Wednesday, June 17, 2015

Tread carefully

Have you ever had a situation where you thought, “I’ve seen something, I’ve found something. Something that I have to tackle. I have to speak now”? A word of Advice. Take a second look, and tread carefully.

Recently, I had that experience. I deferred my taxes due to some of the things going on in our family’s life. As I was slogging through the paperwork, what I was finding was that the numbers were not adding up. I looked at them, I looked at them again, and as the night went on, I just kept staring at it, not sure what I was seeing, thinking it was bad.

I eventually gave up and went to bed frustrated and a little scared. I thought I had to speak to the church leadership and say that the churches 72 year old secretary and treasurer (whom I have come to love deeply) had made a major, potentially job costing mistake. No one wants to do that. After all those years of service, she should get the privilege of retiring gracefully. But it wasn’t out of the realm of possibility. As I looked at it, it seemed that there was a difference of several thousand between the pay documents and my 1099.

The next morning, I kept studying the documents. Thinking, I must have missed something. Then it hit me. I was looking at the debit column, showing what came about and came to me, but there was also a credit column, where mistakes that had been made, were corrected. Money out, money back in. I looked, and looked again, started to breath, got out my calculator, and carefully tallied everything up. They all lined up. Hallelujah, thank you God, crisis averted. She had done her job right.

As I breathed easier, I started to thank God for his blessing. Can you imagine what would have happened if I had taken this to the board and accused and then been shown wrong? First, I would have looked like an idiot who couldn’t read a document. Second, I would have unwittingly slandered an innocent person. Third I would have damaged a relationship that I care deeply about. Fourth, I would have critically damaged my reputation as a leader and a trustworthy voice on anything. But finally, I would have critically wounded my church. Factions would have formed, sides would have formed, before the facts were looked at, and when they were, so many would have been hurt emotionally.

But I also started to ask, what can we learn from this? What can you and I learn from this. Tread carefully. Be slow to assume, examine and re-examine, and always think before you speak. When you think you see something, be completely sure. Analyze the facts carefully. What you see may not be the real situation. So often we think we see something and then we charge ahead. This is the basic approach of most of the news media, create a narrative, build hype, "Who cares about what really happened?" Go with the story. Whether you are a business leader, a church leader, someone who works in a factory, a teacher, whatever you are, before you speak, you need to really know the facts. You need to try to get the facts nailed down cold before you put your finger on something. Christians are called to “be quick to listen, slow to speak and slow to become angry (Jam 1:19 NIV)”. But additionally, you have the responsibility to use wisdom and discernment, to be wise as serpents and innocents as doves, and part of that is carefully examining the facts, to seek the Lord’s leading, and only then, if the situation warrants it, speak.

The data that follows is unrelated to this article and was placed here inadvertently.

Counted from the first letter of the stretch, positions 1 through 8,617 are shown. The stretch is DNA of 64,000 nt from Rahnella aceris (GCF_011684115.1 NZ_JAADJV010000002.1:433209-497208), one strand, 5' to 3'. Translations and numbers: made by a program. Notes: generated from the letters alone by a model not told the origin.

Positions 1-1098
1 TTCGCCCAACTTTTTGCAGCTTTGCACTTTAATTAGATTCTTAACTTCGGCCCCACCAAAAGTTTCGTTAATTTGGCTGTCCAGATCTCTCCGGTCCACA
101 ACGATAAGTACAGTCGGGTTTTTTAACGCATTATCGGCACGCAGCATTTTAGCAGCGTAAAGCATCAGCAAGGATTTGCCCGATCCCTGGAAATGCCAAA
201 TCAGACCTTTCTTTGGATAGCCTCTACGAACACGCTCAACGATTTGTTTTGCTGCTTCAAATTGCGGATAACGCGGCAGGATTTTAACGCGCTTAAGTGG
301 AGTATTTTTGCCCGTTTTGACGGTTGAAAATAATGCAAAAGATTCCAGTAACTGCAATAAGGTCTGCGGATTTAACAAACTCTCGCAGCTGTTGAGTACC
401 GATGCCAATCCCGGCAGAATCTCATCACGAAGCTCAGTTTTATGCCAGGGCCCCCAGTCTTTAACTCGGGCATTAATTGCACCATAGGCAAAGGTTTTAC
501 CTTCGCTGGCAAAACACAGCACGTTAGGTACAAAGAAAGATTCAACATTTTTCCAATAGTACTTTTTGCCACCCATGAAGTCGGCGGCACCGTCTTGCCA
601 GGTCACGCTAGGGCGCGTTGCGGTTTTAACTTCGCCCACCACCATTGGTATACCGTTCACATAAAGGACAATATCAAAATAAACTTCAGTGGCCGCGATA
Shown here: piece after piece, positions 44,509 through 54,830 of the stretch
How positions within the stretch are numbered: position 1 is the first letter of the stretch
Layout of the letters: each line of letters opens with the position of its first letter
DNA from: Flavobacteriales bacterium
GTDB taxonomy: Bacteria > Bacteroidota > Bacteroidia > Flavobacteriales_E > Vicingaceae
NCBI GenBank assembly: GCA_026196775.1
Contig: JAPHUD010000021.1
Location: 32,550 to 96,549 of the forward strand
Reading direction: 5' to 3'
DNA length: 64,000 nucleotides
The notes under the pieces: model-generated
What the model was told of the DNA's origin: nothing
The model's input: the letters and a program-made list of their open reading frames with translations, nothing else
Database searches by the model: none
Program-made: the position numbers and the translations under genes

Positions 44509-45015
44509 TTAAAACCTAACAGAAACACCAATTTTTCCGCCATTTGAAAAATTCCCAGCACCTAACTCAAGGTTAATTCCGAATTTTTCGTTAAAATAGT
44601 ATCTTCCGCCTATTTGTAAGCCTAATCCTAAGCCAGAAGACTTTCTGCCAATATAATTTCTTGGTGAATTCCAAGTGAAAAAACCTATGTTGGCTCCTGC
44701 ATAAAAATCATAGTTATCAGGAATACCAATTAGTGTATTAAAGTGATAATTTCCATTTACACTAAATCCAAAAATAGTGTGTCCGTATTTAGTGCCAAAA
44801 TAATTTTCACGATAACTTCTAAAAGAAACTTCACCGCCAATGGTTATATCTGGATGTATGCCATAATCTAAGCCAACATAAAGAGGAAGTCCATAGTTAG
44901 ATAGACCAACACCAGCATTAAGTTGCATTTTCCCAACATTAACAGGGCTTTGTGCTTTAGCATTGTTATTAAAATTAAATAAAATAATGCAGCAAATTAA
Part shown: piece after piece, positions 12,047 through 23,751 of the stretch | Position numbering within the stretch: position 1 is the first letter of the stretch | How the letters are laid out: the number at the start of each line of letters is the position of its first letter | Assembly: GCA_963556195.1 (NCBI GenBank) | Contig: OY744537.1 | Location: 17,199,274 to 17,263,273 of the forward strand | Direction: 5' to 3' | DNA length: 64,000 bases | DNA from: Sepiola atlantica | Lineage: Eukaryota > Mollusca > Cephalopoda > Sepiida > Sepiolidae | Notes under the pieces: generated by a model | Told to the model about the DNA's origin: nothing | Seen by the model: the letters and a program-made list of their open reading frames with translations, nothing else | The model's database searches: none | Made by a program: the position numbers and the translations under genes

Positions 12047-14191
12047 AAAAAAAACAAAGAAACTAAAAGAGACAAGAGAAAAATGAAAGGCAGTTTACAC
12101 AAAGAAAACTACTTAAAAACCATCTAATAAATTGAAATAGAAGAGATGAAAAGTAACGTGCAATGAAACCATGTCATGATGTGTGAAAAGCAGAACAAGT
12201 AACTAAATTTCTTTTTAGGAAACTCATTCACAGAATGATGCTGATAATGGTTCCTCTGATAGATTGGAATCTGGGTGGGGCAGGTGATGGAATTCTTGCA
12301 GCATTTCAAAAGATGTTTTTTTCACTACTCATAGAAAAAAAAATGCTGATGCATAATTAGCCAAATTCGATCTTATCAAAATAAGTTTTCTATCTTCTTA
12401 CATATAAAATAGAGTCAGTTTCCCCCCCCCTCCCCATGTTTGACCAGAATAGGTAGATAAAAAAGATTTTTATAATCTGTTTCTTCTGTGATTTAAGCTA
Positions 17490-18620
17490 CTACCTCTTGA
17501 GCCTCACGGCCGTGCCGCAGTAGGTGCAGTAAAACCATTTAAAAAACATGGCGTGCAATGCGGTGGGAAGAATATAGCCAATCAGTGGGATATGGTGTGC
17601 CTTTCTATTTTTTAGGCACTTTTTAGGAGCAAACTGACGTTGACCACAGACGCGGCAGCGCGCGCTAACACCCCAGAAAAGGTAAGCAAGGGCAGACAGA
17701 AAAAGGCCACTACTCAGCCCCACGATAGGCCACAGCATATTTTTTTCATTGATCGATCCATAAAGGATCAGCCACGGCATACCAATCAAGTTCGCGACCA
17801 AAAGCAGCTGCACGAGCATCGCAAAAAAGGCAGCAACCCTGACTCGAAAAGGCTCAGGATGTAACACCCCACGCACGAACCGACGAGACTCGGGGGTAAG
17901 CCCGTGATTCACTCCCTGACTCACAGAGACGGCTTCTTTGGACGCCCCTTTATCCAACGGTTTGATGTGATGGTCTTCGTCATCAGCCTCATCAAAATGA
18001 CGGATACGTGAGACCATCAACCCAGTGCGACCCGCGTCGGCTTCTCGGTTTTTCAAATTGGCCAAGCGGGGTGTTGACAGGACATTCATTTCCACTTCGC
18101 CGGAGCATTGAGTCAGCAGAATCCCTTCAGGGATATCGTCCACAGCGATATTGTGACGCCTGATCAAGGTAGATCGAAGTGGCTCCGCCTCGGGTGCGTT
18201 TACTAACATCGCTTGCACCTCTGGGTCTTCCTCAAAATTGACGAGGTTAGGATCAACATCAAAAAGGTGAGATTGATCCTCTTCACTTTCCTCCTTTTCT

Along with this, there is a lesson on attributing motives that may or not be there. We have to assume the best intent, and then wait for the evidence to come down one way or the other. When we think we find something. We can’t fly off the hand. We can’t causelessly assume the worst and attribute ill motives. We can’t do that. It’s a failure to love. A failure to see people as ones made in the image of God and loved by God, and therefore, worthy of our respect. If we attribute ill motives, we will take ourselves into a pattern, and find that we are living in a place of constant mistrust. Assume the best in people. Give them every chance to succeed. If you do, they might surprise you. 

I’m thankful that I kept looking. I’m thankful that it turned out that the secretary and church treasurer did her job well. I’m thankful that I looked and analyzed the situation. But most of all, I’m thankful that God protected me. My hope and prayer is that we all have the wisdom to continually take the steps necessary, and tread carefully.

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